How To Use Files Go, Google's New AirDrop-Style File Sharing App

Apple has AirDrop for quick and easy file sharing between iPhones and other Apple devices. Now Google is bringing a similar feature to Android with a new app called Files Go.

The app, which launched in beta last week, can also help clear up space on your smartphone. Here's what you need to know about Files Go before you get started.

How to Download Files Go

You can grab Google's new app from the Play Store right now, as long as you have a device running Android 5.0 or up. The app is free to use, with no ads or in-app purchases, though Google is probably scanning all the data you share to serve better ads elsewhere online.

PhoneArena notes that the beta isn't super stable, but the design is slick and it seems to work pretty well despite a few bugs. The only other drawback is that Google limits the storage space inside Files Go to just 6MB, at least for now.

How to Use Files Go

Image: Google

If you decide to download Files Go you'll find that most of its features are actually focused on saving space on your smartphone. It's built to seek out files you don't need - rarely used apps, duplicate images and spam - so you can easily delete them. It also offers built-in search for quickly finding the photos, videos and documents you actually care about.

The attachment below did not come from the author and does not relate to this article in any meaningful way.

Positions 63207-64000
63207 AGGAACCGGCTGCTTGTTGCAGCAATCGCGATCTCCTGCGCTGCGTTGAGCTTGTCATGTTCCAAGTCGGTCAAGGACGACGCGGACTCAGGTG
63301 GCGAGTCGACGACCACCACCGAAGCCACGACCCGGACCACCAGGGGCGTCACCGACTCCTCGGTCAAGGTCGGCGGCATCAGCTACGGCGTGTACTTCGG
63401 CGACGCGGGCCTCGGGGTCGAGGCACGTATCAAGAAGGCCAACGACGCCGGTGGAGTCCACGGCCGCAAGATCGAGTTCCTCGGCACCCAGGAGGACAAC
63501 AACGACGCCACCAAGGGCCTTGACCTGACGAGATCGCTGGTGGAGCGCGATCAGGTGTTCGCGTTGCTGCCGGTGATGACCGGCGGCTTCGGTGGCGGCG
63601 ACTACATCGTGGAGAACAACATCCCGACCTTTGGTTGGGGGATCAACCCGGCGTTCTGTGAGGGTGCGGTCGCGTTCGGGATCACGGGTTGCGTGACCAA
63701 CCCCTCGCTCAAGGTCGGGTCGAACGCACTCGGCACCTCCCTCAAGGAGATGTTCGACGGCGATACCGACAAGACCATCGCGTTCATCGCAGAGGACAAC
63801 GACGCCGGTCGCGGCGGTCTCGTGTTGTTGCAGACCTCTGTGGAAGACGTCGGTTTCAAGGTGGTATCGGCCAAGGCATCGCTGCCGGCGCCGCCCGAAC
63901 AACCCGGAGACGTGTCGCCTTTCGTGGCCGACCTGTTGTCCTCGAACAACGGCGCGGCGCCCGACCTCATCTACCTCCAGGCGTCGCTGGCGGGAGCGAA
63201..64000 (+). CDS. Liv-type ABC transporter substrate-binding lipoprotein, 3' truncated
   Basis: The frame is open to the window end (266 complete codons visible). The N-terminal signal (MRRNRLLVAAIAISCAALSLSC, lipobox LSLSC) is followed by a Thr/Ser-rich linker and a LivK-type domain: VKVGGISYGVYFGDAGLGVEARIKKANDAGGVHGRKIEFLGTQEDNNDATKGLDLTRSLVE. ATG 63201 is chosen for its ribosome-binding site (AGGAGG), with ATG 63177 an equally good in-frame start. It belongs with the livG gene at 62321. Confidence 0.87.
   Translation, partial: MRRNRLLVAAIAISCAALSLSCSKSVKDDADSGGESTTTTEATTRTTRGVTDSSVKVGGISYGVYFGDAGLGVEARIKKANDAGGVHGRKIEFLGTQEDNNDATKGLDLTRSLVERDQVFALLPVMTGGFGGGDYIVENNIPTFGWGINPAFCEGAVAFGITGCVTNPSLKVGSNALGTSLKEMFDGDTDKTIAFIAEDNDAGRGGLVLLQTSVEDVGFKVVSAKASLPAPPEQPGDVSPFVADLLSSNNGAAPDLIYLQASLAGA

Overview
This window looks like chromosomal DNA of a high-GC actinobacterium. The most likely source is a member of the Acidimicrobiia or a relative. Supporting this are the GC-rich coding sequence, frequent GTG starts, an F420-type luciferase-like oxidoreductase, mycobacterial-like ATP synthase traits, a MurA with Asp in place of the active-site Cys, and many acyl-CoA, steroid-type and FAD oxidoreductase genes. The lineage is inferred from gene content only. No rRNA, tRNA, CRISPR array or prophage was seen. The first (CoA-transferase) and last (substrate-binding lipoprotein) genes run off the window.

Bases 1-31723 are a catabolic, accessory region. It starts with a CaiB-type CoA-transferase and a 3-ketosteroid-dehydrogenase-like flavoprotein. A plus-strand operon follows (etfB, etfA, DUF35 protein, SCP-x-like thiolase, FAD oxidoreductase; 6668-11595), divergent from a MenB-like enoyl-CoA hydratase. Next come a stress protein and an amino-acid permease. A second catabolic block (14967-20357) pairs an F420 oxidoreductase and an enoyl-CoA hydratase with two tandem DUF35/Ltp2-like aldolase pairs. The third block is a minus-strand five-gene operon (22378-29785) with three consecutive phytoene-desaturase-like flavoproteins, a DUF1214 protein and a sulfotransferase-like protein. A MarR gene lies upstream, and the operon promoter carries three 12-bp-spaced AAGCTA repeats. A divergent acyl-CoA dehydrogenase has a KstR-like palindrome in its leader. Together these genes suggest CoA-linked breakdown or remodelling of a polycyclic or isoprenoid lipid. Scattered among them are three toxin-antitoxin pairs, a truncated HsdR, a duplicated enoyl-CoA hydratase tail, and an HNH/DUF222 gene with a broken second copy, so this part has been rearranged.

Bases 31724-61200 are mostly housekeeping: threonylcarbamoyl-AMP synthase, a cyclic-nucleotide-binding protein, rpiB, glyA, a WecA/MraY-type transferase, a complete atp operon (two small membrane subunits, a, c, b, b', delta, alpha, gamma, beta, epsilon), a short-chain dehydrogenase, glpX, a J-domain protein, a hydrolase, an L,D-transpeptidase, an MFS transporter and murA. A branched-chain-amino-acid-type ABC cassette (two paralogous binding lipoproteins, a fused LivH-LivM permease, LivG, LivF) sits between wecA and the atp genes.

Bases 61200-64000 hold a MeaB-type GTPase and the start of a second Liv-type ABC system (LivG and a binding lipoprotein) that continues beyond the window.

If you want to use Files Go to share a picture or document with someone else, just go to the Files tab and tap the Send button. You'll see a list of people nearby, but for the app to work, they will need to have Files Go installed themselves, then open the app and hit Receive. That creates a Bluetooth connection (which Google claims is secure) for you to quickly share files.

Using Files Go is a bit more complicated than Apple's AirDrop, which doesn't require you to download any extra apps or open anything on your phone to receive a file - but that isn't necessarily a negative. AirDrop's open system has been used for harassment in the past, so plenty of users will likely have no problem with the fact that Google's version has a few extra barriers in place.

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